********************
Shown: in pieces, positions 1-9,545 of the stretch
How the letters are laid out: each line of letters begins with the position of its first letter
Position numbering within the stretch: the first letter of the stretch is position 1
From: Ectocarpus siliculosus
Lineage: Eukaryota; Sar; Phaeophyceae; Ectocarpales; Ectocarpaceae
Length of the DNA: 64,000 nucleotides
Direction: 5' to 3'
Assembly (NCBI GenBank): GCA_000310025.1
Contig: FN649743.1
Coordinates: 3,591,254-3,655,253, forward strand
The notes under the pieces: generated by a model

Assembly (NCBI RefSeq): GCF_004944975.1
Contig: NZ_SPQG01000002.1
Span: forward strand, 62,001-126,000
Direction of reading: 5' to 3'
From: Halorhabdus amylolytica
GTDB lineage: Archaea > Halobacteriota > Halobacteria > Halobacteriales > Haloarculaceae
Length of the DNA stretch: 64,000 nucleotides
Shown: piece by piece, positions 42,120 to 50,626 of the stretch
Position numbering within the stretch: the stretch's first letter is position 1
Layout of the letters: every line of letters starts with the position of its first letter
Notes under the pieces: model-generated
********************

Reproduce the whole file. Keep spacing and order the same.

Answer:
Shown: in pieces, positions 1-9,545 of the stretch
How the letters are laid out: each line of letters begins with the position of its first letter
Position numbering within the stretch: the first letter of the stretch is position 1
From: Ectocarpus siliculosus
Lineage: Eukaryota; Sar; Phaeophyceae; Ectocarpales; Ectocarpaceae
Length of the DNA: 64,000 nucleotides
Direction: 5' to 3'
Assembly (NCBI GenBank): GCA_000310025.1
Contig: FN649743.1
Coordinates: 3,591,254-3,655,253, forward strand
The notes under the pieces: generated by a model

Assembly (NCBI RefSeq): GCF_004944975.1
Contig: NZ_SPQG01000002.1
Span: forward strand, 62,001-126,000
Direction of reading: 5' to 3'
From: Halorhabdus amylolytica
GTDB lineage: Archaea > Halobacteriota > Halobacteria > Halobacteriales > Haloarculaceae
Length of the DNA stretch: 64,000 nucleotides
Shown: piece by piece, positions 42,120 to 50,626 of the stretch
Position numbering within the stretch: the stretch's first letter is position 1
Layout of the letters: every line of letters starts with the position of its first letter
Notes under the pieces: model-generated